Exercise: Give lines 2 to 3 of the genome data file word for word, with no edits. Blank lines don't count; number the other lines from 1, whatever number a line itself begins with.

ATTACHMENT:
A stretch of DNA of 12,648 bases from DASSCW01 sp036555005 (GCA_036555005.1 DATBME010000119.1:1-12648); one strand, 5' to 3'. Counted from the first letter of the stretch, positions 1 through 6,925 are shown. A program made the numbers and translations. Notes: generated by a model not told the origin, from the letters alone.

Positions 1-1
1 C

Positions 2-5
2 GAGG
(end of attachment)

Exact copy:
Positions 1-1
1 C